Klock in William Forsythe's Quintett. Photo by Todd Rosenberg, Courtesy Hubbard Street Dance Chicago
Densely dimensional, unpredictable, strangely graceful and wild, Alice Klock's dances are like elegant ribbons caught in hopelessly tangled knots. In 2018, she'll choreograph more works than she did the year before, extending a trajectory that's continued throughout her still-brief career.
While her early premieres were in-house affairs at Hubbard Street Dance Chicago, where she also dances, Klock is increasingly sought-after as a guest choreographer. She has recently added to her resumé the International Beethoven Project, Neos Dance Theatre, the Nexus Project, NW Dance Project, Visceral Dance Chicago and, later this year, Whim W'Him.
Hubbard Street asked the willowy wunderkind, now 29, to be its second-ever Choreographic Fellow beginning last fall. She and Hubbard Street artistic director Glenn Edgerton redesigned the position, orginated by Alejandro Cerrudo, to allow Klock greater flexibility in pursuing freelance opportunities while fulfilling her performance duties during her seventh season with the company.
"I'm excited to grow that position and to do everything I can with it," she says, while noting that her other two titles—dancer and (prolific) painter—remain just as important.
"Strangely enough, those three facets of my artistic self feel like very different beings," says Klock, who shares her artwork on klockonian.com. "Each of them uses its own part of my creativity, but they all perfectly triangulate each other, which keeps me balanced."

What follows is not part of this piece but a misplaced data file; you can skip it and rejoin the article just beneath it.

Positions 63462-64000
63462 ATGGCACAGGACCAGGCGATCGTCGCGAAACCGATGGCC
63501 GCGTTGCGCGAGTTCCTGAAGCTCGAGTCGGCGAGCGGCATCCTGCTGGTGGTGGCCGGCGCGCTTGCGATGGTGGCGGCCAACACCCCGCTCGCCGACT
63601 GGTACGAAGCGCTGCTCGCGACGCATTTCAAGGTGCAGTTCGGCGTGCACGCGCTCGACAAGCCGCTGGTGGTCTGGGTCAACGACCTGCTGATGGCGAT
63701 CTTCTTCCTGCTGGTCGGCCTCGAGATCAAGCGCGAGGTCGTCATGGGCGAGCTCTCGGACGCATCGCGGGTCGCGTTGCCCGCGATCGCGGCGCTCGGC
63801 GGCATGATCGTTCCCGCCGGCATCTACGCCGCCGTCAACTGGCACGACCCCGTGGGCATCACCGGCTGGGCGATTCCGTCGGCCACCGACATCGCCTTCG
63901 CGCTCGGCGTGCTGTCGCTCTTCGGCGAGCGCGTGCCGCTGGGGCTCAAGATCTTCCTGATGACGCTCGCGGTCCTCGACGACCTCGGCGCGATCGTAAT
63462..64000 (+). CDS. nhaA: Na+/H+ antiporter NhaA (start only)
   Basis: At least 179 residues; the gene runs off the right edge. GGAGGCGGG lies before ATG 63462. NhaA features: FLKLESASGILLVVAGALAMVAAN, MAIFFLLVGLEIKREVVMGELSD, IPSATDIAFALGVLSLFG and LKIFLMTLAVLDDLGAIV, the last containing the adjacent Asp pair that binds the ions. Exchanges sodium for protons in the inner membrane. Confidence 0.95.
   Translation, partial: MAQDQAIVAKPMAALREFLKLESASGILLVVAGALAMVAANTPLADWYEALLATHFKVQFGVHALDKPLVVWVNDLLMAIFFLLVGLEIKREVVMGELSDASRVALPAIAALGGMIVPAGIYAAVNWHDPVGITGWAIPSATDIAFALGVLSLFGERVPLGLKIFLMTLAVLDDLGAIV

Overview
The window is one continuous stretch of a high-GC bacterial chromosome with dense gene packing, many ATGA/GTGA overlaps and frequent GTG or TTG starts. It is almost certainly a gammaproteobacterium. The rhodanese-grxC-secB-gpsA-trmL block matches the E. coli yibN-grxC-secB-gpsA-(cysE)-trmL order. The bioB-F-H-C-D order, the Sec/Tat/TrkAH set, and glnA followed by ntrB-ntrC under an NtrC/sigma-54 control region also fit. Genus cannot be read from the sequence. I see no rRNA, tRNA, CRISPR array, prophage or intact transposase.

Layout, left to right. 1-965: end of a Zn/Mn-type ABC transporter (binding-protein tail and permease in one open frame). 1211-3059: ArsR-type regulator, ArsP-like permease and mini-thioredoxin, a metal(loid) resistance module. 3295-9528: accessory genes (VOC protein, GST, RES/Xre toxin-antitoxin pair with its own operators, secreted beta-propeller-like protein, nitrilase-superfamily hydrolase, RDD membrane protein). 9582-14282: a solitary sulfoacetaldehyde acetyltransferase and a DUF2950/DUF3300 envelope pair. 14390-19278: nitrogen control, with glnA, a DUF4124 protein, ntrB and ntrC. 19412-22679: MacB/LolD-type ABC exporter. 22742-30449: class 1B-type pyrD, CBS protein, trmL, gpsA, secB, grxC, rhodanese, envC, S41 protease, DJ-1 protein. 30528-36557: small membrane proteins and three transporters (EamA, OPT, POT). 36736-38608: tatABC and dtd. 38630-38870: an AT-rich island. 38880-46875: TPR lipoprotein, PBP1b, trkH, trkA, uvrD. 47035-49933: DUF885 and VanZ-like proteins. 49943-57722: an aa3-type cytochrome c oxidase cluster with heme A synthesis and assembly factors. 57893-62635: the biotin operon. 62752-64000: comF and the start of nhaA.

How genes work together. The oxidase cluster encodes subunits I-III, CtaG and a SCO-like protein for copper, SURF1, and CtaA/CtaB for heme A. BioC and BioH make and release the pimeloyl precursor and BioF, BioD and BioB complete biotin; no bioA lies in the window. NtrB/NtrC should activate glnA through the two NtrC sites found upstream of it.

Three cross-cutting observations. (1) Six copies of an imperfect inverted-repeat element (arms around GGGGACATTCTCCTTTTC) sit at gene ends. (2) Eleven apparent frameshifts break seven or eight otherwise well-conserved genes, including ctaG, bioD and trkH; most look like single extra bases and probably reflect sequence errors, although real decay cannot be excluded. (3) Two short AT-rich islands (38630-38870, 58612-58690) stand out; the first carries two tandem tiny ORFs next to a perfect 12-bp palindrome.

Tony Testa leads a rehearsal during his USC New Movement Residency. Photo by Mary Mallaney/Courtesy USC
The massive scale of choreographing an Olympic opening ceremony really has no equivalent. The hundreds of performers, the deeply historic rituals and the worldwide audience and significance make it a project like no other.
Just consider the timeline: For most live TV events like award shows, choreographers usually take a month or two to put everything together. For the Olympics, the process can take up to four years.
But this kind of challenge is exactly what Los Angeles choreographer Tony Testa is looking for. He's currently creating a submission to throw his hat in the ring to choreograph for Beijing's 2022 Winter Games.
In a studio high above Lincoln Center, Taylor Stanley is rehearsing a solo from Jerome Robbins' Opus 19/The Dreamer. As the pianist plays Prokofiev's plangent melody, Stanley begins to move, his arms forming crisp, clean lines while his upper body twists and melts from one position to the next.
All you see is intention and arrival, without a residue of superfluous movement. The ballet seems to depict a man searching for something, struggling against forces within himself. Stanley doesn't oversell the struggle—in fact he's quite low-key—but the clarity with which he executes the choreography draws you in.